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Center of mass in NH3

  • #1

Homework Statement


In the ammonia (NH3) molecule of the figure, the three hydrogen (H) atoms form an equilateral triangle, with the center of the triangle at distance d = 9.40 ✕ 10^−11 m from each hydrogen atom. The nitrogen (N) atom is at the apex of a pyramid, with the three hydrogen atoms forming the base. The nitrogen-to-hydrogen atomic mass ratio is 13.9, and the nitrogen-to-hydrogen distance is L = 10.14 ✕ 10^−11 m.

(a) What is the x coordinate of the molecule's center of mass?

(b) What is the y coordinate of the molecule's center of mass?

Homework Equations



x_cm = sum of (m*x)/M
(same for y)

The Attempt at a Solution


(a) I'm not quite sure how to deal with the two hydrogens towards the negative x-axis — they're not exactly on the axis at all.

(b) None of the H's have any y values, so I did 13.9*sqrt(L^2-d^2)/(13.9+3*1) where 3*1 accounted for the masses of the three H's, but apparently that answer is wrong, and I've no idea why it is. (I got 1.137*10^-(10).)
 

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Answers and Replies

  • #2
Charles Link
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You need to work out the geometry better for part (a). This is really just a geometry problem, with an equilateral triangle, and the origin (x=0) is at the centroid of that equilateral triangle. This can be readily shown to be the x-center of mass, and we can show that once we have the coordinates. ## \\ ## (Edit: Go to the bottom, and read that part first. Looking over what you did, you have already done most of what the problem asks for). ## \\ ## (They really should call their y-direction z, and the plane of the 3 hydrogen atoms should be the x-y plane, but I think they were trying to make it overly simple). I would recommend you make this change, and compute the location of the coordinates of the vertices of an equilateral triangle in the x-y plane, when the centroid is at ##(x,y) ## of ## (d,0 ) ##, and compute ## (x,y) ## for the other two vertices. Then we can show with a little arithmetic that the center of mass in the x-y plane is at (0,0). Otherwise, we can simply assume that the x-center of mass is ## x=0 ## as defined in this problem, but that makes it almost too easy.## \\ ## ## \\ ## The location of the center of mass in the ## y ## direction is very readily computed. They give you the hypotenuse distance, but you need to compute the distance ## d ## from the centroid of the equilateral triangle to the hydrogen atom(s). (Edit: They give you that distance ## d ##. That makes it very easy). Once you have that, it is a simple matter using the Pythagorean theorem to compute the y-height of the nitrogen atom. Computing the y-center of mass then follows with a very simple equation. (Edit: And I see you did that. Very good ).## \\ ## Edit: Looking over your work for part (b), it looks correct. Check your arithmetic=I get a very different answer.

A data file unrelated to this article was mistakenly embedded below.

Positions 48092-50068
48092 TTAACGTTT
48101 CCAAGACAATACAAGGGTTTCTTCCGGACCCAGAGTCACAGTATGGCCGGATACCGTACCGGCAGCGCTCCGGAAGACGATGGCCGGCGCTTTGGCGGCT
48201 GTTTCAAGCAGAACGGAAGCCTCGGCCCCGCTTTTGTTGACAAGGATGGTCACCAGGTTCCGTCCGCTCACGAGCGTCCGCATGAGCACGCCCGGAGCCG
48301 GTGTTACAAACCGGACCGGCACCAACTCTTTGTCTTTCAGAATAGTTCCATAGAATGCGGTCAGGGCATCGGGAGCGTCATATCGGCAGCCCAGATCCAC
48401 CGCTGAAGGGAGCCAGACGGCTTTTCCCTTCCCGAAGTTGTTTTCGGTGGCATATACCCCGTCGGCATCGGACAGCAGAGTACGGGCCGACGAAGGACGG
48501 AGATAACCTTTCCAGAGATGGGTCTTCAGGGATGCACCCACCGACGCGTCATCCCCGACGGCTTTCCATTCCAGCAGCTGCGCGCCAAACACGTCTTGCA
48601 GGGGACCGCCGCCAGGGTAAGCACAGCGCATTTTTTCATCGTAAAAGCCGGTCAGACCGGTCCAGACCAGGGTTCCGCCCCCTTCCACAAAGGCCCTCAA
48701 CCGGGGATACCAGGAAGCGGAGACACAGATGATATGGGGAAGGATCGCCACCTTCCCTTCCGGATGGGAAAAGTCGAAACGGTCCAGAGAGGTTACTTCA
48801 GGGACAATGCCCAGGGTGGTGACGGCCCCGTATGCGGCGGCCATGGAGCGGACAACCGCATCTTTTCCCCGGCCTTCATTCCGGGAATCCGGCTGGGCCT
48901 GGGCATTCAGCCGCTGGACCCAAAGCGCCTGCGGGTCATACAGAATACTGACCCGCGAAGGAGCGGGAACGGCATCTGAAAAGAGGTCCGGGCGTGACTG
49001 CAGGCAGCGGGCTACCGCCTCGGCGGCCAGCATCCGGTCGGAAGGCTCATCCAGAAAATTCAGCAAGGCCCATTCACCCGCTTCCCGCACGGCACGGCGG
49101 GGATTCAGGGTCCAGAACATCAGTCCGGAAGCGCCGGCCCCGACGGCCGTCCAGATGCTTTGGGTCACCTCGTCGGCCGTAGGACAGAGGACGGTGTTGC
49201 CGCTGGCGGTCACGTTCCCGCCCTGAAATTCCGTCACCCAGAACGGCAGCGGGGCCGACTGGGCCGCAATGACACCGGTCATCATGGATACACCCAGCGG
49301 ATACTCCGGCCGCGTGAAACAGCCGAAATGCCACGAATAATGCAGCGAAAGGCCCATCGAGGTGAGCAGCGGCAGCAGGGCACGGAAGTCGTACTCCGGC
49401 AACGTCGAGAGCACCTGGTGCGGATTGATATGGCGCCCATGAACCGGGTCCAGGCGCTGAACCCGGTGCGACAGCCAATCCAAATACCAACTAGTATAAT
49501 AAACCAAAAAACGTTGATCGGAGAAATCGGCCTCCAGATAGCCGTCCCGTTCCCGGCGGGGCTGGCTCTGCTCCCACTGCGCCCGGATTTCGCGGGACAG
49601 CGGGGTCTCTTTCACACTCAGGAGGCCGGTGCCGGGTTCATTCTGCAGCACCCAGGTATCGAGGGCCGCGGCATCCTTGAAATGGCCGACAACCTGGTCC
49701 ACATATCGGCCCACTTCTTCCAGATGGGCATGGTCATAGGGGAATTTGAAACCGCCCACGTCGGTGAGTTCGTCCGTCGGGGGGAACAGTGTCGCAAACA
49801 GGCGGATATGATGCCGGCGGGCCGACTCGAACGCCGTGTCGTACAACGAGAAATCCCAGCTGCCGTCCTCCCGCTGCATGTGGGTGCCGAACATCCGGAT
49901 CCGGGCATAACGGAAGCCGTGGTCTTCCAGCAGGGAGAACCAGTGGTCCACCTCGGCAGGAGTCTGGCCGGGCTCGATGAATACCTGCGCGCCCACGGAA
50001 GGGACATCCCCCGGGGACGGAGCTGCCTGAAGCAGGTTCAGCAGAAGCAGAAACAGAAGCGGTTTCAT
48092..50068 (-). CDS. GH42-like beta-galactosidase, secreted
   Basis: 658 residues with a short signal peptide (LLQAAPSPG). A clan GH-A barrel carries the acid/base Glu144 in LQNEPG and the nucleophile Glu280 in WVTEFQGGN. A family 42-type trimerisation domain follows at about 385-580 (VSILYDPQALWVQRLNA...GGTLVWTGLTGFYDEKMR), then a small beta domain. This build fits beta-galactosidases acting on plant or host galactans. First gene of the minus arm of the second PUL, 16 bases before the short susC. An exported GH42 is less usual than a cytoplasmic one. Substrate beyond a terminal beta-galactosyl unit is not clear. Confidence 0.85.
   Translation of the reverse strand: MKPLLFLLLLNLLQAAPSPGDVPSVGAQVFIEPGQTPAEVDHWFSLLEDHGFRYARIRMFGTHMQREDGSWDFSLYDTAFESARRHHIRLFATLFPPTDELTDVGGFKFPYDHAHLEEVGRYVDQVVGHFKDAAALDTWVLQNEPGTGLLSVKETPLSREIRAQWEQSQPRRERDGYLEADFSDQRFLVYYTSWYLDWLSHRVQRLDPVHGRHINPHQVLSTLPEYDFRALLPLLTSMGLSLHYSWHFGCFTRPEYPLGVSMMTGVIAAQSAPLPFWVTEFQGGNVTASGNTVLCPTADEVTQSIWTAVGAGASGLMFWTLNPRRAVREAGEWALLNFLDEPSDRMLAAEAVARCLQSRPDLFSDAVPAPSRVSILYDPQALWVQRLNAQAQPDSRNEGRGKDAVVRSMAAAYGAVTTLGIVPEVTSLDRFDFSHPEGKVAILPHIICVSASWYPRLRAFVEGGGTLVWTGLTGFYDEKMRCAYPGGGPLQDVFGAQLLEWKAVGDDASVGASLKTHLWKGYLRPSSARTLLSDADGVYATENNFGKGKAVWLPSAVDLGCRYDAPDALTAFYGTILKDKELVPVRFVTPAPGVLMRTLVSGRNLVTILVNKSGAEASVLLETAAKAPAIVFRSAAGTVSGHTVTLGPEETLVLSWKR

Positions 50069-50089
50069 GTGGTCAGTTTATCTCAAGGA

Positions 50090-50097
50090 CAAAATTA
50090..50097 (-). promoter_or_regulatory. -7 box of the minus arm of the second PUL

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  • #3
@Charles Link
for the x_cm, I too thought that it would be 0, but the answer is 9.40 ✕ 10^−11 m... Do you have any idea why this could be?
 
  • #4
Charles Link
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@Charles Link
for the x_cm, I too thought that it would be 0, but the answer is 9.40 ✕ 10^−11 m... Do you have any idea why this could be?
That is incorrect. The way they drew their coordinate system, they have the (x-coordinate of the) center of mass at ## x=0 ##. (The center of mass (x-coordinate) for the 3 hydrogen atoms is at ## x=0 ## with the nitrogen atom directly above it ). They did not put the origin of x at the position of the hydrogen atom that is located on the x-axis. The textbook you have needs to be more accurate. ## \\ ## In any case, please try your arithmetic again for part (b). You should be able to get the same answer that I did.
 
  • #5
Oh yes, I did — (b)'s alright now. Thank you.
 

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